London's East End and its famous Brick Lane are featured in a Telegraph story.
Originally a Hasidic neighborhood - where Orthodox immigrants had settled in the late 19th century following Russian pogroms - the story spotlights two books by Rachel Lichtenstein, whom writer Ian Thomson calls a "cultural archaeologist."
Her current book is "On Brick Lane;" the other is "Rodinsky's Room."
Brick Lane, east London's most mythologised street, was once a labyrinth of Jewish immigrant culture and Hasidic custom. Orthodox Hasidim had settled round Brick Lane in the 1880s after fleeing the pogroms in anti-Semitic Tsarist Russia. Many of them changed their names and even their accents. The trappings of orthodoxy - Old Testament beards and sidelocks - were rejected as backward: assimilation promised an escape from the sorrows and derision of the East European past.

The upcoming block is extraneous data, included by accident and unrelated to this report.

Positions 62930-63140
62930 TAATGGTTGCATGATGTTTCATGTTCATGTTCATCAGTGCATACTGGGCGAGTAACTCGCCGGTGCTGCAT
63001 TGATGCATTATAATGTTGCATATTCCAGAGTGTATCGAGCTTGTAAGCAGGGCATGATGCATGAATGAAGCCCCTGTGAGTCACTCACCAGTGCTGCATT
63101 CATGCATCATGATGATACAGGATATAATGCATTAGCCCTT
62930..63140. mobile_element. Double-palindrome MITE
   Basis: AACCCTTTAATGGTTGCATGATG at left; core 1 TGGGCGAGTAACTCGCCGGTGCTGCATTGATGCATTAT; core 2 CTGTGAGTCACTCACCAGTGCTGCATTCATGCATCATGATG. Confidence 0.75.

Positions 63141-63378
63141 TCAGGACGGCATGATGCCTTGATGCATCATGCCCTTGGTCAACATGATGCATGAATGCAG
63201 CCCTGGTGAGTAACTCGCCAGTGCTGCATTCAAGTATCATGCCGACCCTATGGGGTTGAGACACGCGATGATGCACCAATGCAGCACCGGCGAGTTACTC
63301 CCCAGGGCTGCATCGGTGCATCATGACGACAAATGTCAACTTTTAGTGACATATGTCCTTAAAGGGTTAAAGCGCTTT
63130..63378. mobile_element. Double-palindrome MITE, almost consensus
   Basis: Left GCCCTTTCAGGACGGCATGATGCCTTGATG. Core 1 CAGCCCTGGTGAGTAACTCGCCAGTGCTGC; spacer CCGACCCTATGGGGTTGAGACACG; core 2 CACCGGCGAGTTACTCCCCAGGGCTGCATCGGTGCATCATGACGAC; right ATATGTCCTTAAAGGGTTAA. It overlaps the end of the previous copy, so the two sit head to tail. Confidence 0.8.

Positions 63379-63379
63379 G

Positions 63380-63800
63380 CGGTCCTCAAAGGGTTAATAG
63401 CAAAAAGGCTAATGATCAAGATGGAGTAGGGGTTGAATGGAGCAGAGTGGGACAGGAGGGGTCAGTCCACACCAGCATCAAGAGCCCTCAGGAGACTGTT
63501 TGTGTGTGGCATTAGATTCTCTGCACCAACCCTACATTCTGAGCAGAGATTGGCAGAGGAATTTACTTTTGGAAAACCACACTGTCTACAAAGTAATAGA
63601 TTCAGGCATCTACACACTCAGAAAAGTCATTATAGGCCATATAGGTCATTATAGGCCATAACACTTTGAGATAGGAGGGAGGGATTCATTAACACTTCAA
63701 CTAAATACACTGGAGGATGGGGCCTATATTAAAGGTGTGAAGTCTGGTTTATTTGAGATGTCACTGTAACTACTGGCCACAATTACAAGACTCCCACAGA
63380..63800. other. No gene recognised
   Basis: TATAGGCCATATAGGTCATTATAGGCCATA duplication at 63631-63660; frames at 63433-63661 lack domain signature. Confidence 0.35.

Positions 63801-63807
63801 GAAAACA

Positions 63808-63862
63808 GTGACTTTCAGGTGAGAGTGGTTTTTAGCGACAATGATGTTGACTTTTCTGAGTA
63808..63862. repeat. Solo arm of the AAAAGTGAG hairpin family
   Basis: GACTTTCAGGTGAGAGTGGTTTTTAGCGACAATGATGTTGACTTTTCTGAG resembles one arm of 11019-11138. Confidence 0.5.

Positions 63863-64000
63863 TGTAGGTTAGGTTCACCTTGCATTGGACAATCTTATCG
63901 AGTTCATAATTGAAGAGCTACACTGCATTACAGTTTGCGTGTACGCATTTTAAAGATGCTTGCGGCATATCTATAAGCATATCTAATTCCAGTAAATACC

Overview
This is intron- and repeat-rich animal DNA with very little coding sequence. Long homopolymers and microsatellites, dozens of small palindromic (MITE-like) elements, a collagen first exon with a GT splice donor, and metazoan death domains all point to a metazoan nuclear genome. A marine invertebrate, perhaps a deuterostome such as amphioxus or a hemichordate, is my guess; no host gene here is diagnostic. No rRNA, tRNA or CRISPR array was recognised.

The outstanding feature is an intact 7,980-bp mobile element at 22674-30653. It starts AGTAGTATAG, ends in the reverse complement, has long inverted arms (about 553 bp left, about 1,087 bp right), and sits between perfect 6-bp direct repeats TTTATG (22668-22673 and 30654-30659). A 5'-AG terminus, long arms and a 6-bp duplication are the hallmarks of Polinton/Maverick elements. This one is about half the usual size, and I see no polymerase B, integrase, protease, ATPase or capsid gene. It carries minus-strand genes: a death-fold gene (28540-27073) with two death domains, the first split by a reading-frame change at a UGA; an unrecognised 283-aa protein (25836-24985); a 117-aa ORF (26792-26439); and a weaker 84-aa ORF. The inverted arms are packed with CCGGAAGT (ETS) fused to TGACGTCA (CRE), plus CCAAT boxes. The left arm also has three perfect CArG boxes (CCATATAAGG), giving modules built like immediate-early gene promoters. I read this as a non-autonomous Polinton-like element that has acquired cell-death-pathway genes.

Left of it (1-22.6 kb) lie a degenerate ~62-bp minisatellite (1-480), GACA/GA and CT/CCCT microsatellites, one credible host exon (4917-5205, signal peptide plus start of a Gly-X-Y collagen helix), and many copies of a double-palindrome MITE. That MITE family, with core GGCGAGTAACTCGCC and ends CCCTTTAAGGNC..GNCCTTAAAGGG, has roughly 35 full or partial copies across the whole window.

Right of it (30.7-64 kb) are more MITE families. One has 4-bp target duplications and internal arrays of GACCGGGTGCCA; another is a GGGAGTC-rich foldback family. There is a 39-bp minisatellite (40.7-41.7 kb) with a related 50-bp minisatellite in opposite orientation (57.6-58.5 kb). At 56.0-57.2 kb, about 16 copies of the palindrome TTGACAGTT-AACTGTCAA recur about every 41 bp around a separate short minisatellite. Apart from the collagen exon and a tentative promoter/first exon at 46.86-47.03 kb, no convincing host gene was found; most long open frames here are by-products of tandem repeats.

By the late 1960s, when I was a bewildered habitué of Brick Lane's Sunday market, the Jewish presence had all but disappeared. Only a few Yiddish cockneys survived in the fur workshops north of Whitechapel Road and the stalls selling shmatter under the railway bridge on Cheshire Street.
Read "From Jewish cockneys to city slickers" here.